3 observations after Maxey leads shorthanded Sixers to thrilling win


Tyrese Maxey played like an All-Star on Monday night, helping the Sixers compensate for the absences of James Harden and Joel Embiid to beat the Eastern Conference-leading Heat in a thrilling game. 

With Harden (left hamstring injury recovery) and Embiid (back soreness) out, Maxey was incredible down the stretch in a 113-106 win at Wells Fargo Center. He finished with 28 points, five rebounds and four assists. 

It was an impressive, improbable response by the Sixers to a disappointing loss Sunday to the Raptors.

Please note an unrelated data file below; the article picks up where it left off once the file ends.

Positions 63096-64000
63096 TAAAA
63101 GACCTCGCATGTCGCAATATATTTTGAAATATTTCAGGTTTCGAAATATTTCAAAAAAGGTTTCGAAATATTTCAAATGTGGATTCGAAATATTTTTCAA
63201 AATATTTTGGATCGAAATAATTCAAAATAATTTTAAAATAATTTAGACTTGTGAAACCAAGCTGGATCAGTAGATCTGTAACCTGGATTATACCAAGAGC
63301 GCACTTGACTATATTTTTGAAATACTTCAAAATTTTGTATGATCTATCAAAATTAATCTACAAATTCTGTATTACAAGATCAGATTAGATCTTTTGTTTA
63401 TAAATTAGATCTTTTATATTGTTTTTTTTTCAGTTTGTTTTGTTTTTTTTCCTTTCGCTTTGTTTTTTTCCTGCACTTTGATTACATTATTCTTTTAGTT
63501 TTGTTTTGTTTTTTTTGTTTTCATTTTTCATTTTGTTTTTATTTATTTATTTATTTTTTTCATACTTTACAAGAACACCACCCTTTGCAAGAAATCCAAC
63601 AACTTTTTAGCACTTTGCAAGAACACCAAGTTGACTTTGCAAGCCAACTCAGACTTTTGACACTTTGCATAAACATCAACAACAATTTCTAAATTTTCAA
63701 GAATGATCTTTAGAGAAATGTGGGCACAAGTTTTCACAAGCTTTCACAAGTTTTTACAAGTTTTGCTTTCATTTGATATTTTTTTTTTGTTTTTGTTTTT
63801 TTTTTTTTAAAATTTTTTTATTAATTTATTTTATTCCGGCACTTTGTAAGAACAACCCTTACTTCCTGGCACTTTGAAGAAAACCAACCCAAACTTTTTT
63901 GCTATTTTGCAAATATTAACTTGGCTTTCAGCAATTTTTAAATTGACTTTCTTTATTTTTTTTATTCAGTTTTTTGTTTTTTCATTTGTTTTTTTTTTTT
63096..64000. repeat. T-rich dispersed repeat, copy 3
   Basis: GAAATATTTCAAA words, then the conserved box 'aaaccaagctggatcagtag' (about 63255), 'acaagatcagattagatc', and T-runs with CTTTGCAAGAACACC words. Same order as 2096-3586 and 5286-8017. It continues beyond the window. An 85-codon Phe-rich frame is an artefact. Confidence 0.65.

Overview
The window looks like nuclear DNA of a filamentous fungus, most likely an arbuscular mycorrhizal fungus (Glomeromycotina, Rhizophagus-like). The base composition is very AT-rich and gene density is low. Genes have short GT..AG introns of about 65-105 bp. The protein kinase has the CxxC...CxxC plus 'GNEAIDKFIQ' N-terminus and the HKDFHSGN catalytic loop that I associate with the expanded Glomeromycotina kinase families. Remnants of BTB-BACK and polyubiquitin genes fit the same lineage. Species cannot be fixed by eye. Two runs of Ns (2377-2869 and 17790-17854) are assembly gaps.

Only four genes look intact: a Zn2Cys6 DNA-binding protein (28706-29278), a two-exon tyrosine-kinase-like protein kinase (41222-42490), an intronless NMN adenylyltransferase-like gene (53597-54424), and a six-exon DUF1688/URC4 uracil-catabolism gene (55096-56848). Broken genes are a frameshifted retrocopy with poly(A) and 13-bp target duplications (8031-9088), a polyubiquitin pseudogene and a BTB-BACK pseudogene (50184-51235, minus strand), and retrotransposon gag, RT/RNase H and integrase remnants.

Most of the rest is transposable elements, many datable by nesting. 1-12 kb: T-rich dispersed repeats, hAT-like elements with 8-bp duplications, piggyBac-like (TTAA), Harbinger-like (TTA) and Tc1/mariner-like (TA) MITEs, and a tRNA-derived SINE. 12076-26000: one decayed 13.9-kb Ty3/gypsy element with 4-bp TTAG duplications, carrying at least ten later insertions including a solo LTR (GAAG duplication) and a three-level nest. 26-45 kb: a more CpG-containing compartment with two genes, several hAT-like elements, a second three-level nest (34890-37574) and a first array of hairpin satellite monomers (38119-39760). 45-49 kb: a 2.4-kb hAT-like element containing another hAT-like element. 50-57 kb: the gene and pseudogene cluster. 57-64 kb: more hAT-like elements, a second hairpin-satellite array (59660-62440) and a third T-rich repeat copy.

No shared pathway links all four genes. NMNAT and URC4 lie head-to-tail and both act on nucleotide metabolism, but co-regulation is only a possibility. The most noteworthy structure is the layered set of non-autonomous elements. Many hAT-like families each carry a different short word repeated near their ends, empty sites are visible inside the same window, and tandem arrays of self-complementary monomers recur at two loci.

“We came in tonight and (head coach Doc Rivers) had his pregame speech as usual," Maxey said. “And the first thing he said was, ‘I’m still salty about last night.’ … He said, ‘But tonight, we’re going to go out there and we’re going to defeat the Heat.’

“And he meant that. He said he didn’t care who was playing; it didn’t matter. He said as long as we came together as one unit, then we were going to be OK. And he was right.”

Shake Milton had 20 points, six assists and only one turnover in 31 minutes off the bench. Furkan Korkmaz put up 18 points. 

Jimmy Butler scored 27 points. Bam Adebayo posted 22, Kyle Lowry 20.

Miami was down Victor Oladipo (back spasms) and Gabe Vincent (right big toe contusion). 

The Sixers will start a three-game road trip Wednesday night against the Lakers. Here are observations on their Maxey-led win over Miami:

Rivers stays with vets at center 

Paul Millsap started for the 746th time in his NBA career and his first time since May 7 of last year.